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Farmers have begun harvesting a vast crop of genetically modified cotton
that has allowed them to slash the heavy use of pesticides for which they
have long been been criticised, April 2005 by Daniel Lewis.
With NSW and Queensland farmers free for the first time last spring to
plant as much GM cotton as they liked after nine years of caution, about 80
per cent of the 300,000 hectares sown was genetically modified to resist
herbicides and fight the crop's enemy, the helicoverpa moth.
While cotton growers such as Bourke's Ian Cole would normally spray his crop
up to 18 times each growing season to kill off pest insects, this season he
only sprayed three times after choosing to grow a GM crop.
Those three sprays were targeted to attack sucking insects such as mites and
did not wipe out the "beneficials" - spiders, wasps and ladybirds - as the
powerful, broad-spectrum sprays for helicoverpa used to.
"I'm a big believer in technology being able to solve problems for us in
agriculture," Mr Cole said. "Technology has solved a huge problem for us in
Over the years, traditional pesticides had became stronger and were applied
more frequently as insects built immunity.
Helicoverpa moths lay their eggs into the boll, or fruit, of the cotton
plants and when the larvae hatch they eat the fruit.
GM pioneer Monsanto first won permission for Australian farmers to grow its
Ingard GM cotton in 1996.
Ingard contained a gene found in soil bacteria that enabled the cotton to
produce a protein that killed the grubs when they ate the plant.
But because there was a risk of the helicoverpa developing immunity to the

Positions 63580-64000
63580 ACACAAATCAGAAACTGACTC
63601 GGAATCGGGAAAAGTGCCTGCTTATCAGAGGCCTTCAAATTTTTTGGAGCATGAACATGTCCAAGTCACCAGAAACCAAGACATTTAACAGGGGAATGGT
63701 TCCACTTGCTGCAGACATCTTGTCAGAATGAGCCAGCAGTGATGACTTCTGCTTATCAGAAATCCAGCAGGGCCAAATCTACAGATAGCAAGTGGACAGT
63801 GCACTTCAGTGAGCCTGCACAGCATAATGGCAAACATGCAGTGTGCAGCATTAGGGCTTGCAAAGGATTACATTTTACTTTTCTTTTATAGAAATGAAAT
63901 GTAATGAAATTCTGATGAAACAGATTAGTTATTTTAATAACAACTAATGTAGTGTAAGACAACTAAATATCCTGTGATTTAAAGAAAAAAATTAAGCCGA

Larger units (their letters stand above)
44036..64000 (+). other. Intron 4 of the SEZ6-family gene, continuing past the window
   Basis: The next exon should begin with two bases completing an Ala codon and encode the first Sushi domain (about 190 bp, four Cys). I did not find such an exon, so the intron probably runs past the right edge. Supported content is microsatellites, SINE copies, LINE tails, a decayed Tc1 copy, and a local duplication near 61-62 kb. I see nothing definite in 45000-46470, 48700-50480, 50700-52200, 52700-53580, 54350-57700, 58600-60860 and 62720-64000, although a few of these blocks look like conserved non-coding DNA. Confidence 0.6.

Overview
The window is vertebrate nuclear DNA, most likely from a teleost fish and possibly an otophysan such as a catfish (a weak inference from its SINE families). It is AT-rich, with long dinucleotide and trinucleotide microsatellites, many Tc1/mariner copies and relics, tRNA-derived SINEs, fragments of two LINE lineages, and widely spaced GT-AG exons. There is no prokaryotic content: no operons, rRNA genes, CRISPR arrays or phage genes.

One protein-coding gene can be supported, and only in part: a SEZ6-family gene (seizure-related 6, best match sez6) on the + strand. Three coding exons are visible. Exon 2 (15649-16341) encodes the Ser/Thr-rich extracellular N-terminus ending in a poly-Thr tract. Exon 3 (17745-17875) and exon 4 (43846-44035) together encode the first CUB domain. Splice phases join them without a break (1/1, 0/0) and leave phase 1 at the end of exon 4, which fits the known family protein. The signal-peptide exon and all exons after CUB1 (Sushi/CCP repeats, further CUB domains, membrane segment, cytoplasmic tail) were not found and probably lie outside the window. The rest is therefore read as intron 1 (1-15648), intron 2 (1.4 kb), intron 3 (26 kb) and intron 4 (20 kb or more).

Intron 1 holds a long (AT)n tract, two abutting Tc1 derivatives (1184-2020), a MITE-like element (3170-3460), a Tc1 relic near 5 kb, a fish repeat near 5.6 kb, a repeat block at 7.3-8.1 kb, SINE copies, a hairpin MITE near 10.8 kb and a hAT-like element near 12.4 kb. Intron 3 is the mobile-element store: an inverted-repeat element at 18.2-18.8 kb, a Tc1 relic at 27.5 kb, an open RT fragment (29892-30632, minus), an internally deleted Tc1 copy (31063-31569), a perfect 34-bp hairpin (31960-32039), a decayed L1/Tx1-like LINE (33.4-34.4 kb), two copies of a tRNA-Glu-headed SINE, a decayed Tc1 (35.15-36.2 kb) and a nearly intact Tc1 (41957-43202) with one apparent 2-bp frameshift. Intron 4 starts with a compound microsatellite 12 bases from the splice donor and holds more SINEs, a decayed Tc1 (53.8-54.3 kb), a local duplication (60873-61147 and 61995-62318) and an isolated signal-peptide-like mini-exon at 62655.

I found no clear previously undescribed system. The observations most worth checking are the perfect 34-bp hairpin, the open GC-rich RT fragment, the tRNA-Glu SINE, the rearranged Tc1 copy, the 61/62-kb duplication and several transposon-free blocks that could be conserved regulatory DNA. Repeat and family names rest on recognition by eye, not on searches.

single-gene product, planting of Ingard was limited to 30 per cent.
Now Monsanto has replaced Ingard with Bollgard II, which uses two genes and
produces two deadly proteins. The chance of insects developing immunity to
Bollgard is "extremely small", according to Mark Buckingham, a Monsanto
Ingard enabled farmers to more than halve the amount of pesticide spraying
they needed to do and Bollgard requires 85 per cent less pesticide than
As an ongoing safeguard, farmers planting Bollgard must also plant a "refuge
crop" of pigeon pea.
The theory is that any moths that do develop an immunity to Bollgard would
mate with moths that have fed on the nearby pigeon pea and have not
developed immunity. Their offspring would also not have immunity.
Apart from carnations, cotton is still the only GM crop allowed to be
commercially grown in Australia because of strict government regulations and
strident opposition from environmental and consumer groups.
Mr Cole said that as well as being great for the environment and the
workplace safety of his staff, Bollgard saved farmers a lot of money because
they do not have to spray as much and can devote more time to other matters
such as improving water efficiency. Cotton's thirst for water is the
industry's other public relations problem.
Globally, the area planted with GM crops rose 20 per cent last year to 81
million hectares - 5 per cent of the Earth's cultivated crop land. More than
8 million farmers in 17 countries planted GM crops in 2004 and 90 per cent
were in developing countries. When commercial GM crops were first planted in
1996, there were 1.7 million hectares.
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